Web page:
- Despite the mounting human toll, most of the crimes are still being downplayed by German authorities and the media, apparently to avoid fueling anti-immigration sentiments.
- "The police are not interested in stigmatizing but rather in educating the public. The impression that we are engaging in censorship is devastating to the public's confidence in the police. Sharing information about suspects is also important for developing prevention strategies. We must be allowed to talk openly about the problems of this country." — Arnold Plickert, director of the GdP Police Union in North Rhine-Westphalia.
- "The Press Council believes that editorial offices in Germany should ultimately treat their readers like children by depriving them of relevant information. We think this is wrong because when people realize that something is being concealed from them, they react with mistrust. And this mistrust is a hazard." — Tanit Koch, editor-in-chief of Bild, the most-read newspaper in Germany.
- On October 24, a YouGov poll found that 68% of Germans believe that security in the country has deteriorated over the past two or three years. Also, 68% of respondents said they fear for their lives and property in German train stations and subways, while 63% feel unsafe at large public events.
A group of Serbian teenagers in the northern German city of Hamburg were handed suspended sentences for gang-raping a 14-year-old girl and leaving her for dead in sub-zero temperatures.
The judge said that although "the penalties may seem mild to the public," the teens had all made confessions, appeared remorseful and longer posed a danger to society.
The October 24 ruling, which effectively allowed the rapists to walk free, provoked a rare moment of public outrage over the problem of migrant sex crimes in Germany. An online petition calling for the teens to see time in prison has garnered more than 80,000 signatures, and prosecutors are appealing the verdict.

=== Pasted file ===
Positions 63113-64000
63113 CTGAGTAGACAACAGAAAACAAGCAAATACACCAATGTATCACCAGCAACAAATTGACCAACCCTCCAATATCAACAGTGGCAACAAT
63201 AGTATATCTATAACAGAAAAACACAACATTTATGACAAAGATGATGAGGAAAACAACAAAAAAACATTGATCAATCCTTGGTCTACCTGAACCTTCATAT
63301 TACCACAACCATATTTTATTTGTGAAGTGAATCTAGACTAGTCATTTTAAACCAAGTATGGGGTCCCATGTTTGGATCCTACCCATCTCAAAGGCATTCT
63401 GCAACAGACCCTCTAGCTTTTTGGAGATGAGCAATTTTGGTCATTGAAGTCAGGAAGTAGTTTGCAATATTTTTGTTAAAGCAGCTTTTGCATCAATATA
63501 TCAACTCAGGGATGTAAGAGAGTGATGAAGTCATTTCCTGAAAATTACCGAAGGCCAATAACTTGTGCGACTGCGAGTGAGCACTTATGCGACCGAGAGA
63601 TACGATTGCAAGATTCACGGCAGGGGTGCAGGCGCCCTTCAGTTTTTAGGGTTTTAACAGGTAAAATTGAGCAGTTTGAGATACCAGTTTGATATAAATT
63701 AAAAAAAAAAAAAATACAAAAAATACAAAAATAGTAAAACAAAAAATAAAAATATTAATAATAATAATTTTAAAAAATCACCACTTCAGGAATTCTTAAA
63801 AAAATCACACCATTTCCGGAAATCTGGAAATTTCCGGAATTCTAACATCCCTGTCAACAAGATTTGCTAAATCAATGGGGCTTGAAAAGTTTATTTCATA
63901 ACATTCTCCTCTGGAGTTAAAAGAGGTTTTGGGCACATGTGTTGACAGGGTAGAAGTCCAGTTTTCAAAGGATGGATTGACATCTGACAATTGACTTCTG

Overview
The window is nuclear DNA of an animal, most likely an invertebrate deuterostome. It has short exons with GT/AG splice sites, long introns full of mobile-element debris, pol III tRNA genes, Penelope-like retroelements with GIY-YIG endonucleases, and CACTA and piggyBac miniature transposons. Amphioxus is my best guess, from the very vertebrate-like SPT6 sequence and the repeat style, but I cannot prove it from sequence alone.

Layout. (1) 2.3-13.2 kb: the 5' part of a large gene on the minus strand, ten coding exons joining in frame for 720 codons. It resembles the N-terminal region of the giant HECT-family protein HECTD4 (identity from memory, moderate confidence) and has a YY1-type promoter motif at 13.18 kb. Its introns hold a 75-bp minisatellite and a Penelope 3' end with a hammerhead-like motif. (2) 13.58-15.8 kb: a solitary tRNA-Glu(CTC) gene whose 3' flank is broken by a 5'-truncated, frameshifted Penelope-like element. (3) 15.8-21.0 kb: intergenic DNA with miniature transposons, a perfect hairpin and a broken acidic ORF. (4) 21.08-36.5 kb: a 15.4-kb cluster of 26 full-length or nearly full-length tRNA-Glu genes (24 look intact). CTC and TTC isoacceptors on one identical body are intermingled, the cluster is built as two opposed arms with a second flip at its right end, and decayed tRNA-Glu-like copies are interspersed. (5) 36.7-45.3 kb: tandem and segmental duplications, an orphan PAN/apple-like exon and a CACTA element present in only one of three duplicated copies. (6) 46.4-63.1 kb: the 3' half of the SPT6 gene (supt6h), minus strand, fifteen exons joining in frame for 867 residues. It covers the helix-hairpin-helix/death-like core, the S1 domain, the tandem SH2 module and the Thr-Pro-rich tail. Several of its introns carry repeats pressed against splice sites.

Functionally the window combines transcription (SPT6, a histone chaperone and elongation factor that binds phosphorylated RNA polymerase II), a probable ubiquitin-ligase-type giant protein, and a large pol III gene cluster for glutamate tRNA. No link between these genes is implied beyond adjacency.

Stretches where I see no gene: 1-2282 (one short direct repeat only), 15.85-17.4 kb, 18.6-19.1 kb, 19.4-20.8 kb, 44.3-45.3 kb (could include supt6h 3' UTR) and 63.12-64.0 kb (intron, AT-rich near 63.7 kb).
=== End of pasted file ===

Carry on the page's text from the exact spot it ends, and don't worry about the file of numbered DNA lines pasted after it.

Thousands of women and children have been raped or sexually assaulted in Germany since Chancellor Angela Merkel welcomed into the country more than one million mostly male migrants from Africa, Asia and the Middle East.
Germany's migrant rape crisis — which has continued unabated day after day for more than a year — has now spread to cities and towns in all 16 of Germany's federal states. Despite the mounting human toll, most of the crimes are still being downplayed by German authorities and the media, apparently to avoid fueling anti-immigration sentiments.
The German Press Council (Presserat) enforces a politically correct "code of media ethics" that restricts the information journalists can use in their stories. Paragraph 12.1 of the code states:
"When reporting on criminal offenses, details about the religious, ethnic or other background information of the suspects or perpetrators is to be mentioned only if it is absolutely necessary (begründeter Sachbezug) to understand the reported event. Remember that such references could foment prejudices against minorities."
On October 17, the Press Council reprimanded the weekly newspaper, Junge Freiheit, for revealing the nationality of three Afghan teenagers who raped a woman at a train station in Vienna, Austria, in April 2016. The press council said the nationality of the perpetrators is "not relevant" to the case, and by revealing this information the newspaper "deliberately and pejoratively represented the suspects as second-class persons."
In the interests of "fair reporting," the council demanded that the newspaper remove the offending item from its website. The newspaper refused to comply and said it would continue to publish the nationalities of criminal suspects.
Lutz Tillmanns, the Press Council's managing director, said that self-censorship is necessary to avoid discrimination:
"An essential human rights-related principle is not to discriminate. When we refer to an individual we do not want to harm the entire group. This is, of course, a bigger issue for minorities than for the majority."
According to Hendrik Cremer of the German Institute for Human Rights, the Press Council's code of ethics also applies to German police, who often censor the information they release to the media:
"The police are not to provide information about the skin color, religion, nationality or national or ethnic origin of a suspect to the media or to the public. They may only do this if it is absolutely necessary, which is the case, for example, when they are searching for a suspect."
Arnold Plickert, director of the GdP Police Union in North Rhine-Westphalia, said self-censorship by the police is counterproductive:
"The police are not interested in stigmatizing but rather in educating the public. The impression that we are engaging in censorship is devastating to the public's confidence in the police. Sharing information about suspects is also important for developing prevention strategies. We must be allowed to talk openly about the problems of this country. This includes talking about the clear over-representation of young migrants in our crime rosters."